The three diseases that are partially covered, i.e., the qualitative coverage as measured by the Diseasedex database does not provide for supply of those medications considered the first choice treatments, even taking specific population groups into account, are: chronic obstructive pulmonary disease (COPD), depression and ankylosing spondylitis.

According to the Diseasedex database, the following alternatives are employed to treat chronic obstructive pulmonary disease: short-acting beta-2 agonists; b) long-acting beta-2 agonists; c) short-acting anticholinergics; d) long-acting anticholinergics; e) methylxanthine; f) inhaled glucocorticoids; g) systemic glucocorticoids. The medications provided on the Pharmaceutical Support Within Primary Care Program (federal) are beclomethasone (inhaled glucocorticoid), salbutamol (short-acting beta-2 agonist and prednisone (systemic glucocorticoid). The Diseasedex database does not define a hierarchy between these pharmaceuticals, which was also observed for the treatment protocol for COPD produced by the State of São Paulo Health Department,38 differentiating usage according to the severity of symptoms, such as dyspnea and limitation to physical capacity, rather than in relation to the disease. Therefore, it cannot be stated that certain of the pharmaceuticals listed on the Diseasedex database are considered the first line treatment, which evidently leads to the consideration that all of the pharmacological groups are relevant to treatment of this disease. Therefore, the treatment provided for by the federal program (three medications) is inadequate for treating these patients.

With relation to treating depression, the federal program is limited in that it does not provide the first choice medication for treating children, adolescents and expectant mothers, i.e., fluoxetine. This often means that treatment will be chosen that is less appropriate for these groups and, therefore, is a failure of the treatment policy itself.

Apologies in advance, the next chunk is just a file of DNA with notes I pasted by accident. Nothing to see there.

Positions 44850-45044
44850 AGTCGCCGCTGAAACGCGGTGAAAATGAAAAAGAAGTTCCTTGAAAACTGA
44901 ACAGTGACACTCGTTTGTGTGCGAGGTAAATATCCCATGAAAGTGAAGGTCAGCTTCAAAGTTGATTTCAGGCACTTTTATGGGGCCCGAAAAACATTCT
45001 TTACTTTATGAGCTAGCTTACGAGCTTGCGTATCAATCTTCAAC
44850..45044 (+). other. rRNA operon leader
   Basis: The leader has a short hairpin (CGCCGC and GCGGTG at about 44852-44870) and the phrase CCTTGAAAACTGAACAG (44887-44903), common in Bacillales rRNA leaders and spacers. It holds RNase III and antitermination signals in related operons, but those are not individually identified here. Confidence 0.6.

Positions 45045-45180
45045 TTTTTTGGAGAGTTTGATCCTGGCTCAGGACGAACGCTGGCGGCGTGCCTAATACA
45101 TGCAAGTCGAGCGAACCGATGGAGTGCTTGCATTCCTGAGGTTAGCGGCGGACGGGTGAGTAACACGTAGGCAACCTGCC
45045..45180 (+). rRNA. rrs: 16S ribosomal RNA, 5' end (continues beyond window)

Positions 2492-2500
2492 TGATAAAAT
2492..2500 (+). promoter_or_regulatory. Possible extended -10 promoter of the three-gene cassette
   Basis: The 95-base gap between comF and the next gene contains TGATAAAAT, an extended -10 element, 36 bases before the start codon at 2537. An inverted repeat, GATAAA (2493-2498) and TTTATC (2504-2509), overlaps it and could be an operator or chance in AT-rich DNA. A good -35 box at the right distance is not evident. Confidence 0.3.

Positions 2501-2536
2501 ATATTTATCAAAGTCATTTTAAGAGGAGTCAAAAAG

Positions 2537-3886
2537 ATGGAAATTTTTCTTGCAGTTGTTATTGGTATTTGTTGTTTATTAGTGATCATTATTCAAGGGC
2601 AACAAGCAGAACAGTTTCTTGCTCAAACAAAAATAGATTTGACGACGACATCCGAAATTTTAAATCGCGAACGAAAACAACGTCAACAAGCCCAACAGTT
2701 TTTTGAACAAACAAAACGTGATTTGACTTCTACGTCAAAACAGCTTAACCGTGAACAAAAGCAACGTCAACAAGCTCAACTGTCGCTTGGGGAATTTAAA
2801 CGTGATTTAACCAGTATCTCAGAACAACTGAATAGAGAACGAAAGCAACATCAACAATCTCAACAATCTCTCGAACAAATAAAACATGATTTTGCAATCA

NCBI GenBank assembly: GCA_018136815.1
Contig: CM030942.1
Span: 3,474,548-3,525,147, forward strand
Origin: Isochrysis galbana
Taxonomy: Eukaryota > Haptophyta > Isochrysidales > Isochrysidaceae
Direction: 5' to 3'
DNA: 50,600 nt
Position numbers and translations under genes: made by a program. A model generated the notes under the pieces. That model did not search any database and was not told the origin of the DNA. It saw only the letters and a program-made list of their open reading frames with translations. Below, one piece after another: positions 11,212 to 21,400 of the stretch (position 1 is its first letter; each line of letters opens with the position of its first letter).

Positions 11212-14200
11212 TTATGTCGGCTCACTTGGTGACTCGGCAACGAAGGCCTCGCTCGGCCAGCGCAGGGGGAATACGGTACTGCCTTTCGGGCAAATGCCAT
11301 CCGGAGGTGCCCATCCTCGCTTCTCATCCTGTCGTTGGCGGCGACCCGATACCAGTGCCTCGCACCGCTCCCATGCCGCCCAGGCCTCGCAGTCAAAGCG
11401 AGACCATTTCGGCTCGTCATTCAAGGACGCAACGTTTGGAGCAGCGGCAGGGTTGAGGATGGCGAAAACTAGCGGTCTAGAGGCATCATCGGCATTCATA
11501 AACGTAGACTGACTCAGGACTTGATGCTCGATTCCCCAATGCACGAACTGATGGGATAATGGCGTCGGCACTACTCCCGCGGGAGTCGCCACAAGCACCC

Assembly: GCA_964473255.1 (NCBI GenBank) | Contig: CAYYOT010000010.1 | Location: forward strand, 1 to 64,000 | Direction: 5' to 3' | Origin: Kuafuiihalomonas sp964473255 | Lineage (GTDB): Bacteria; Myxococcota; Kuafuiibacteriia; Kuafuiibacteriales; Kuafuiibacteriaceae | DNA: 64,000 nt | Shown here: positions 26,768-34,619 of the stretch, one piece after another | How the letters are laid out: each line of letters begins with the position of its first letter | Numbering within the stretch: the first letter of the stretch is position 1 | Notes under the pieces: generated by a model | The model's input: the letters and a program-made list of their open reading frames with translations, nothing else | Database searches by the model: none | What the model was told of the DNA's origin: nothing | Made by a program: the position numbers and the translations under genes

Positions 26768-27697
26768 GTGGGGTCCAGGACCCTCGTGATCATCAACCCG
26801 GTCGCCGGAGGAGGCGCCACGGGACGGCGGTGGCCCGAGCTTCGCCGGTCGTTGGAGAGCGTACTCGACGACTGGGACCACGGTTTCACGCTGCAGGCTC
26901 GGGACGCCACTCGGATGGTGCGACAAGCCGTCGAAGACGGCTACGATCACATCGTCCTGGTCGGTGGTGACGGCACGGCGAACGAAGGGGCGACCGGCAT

In the case of ankylosing spondylitis, the restriction in therapeutic provision is even greater. Of the drugs listed in Diseasedex, only one is included in the Pharmaceutical Support Within Primary Care Program - ibuprofen - a non-steroidal anti-inflammatory, which can be used for pain control. Although many of the medications listed on the rheumatoid arthritis clinical protocol can be used to treat spondylitis, that treatment policy does not cover using them for spondylitis patients. This situation means that there is a significant limitation in terms of integral healthcare provision to these patients.

It was further observed that for the majority of diseases, including those for which the treatment policy is limited, the list of medications included on the National List of Essential Medicines11 is longer, i.e., it includes a larger number of medicines. Nevertheless, there are two important points that should be highlighted.

The first is that the National List of Essential Medicines embodies the World Health Organization's concept of essential medicines,11 which is a list of medicines that meet the priority health needs of the population and which should be available at all times, in appropriate doses, to all levels of society.39 Therefore, the National List of Essential Medicines is not intended to provide complete coverage of the constellation of diseases that affect the Brazilian population, since it only selects medicines to treat priority diseases.

Secondly, the National List of Essential Medicines is not a list of drugs that must be provided by SUS health services. It is a list that is intended to guide the provision, prescription and dispensation of essential medicines within the system, providing guidance for the choice of medicines to be included in federal, state and municipal treatment policies (pharmaceutical support programs).40 For this reason, only medications listed in the different treatment policies; whether of a wide scope, such as primary care policies, or with a more specific focus, such as the Protocols for each disease covered by the Exceptional Dispensation Medicines Program.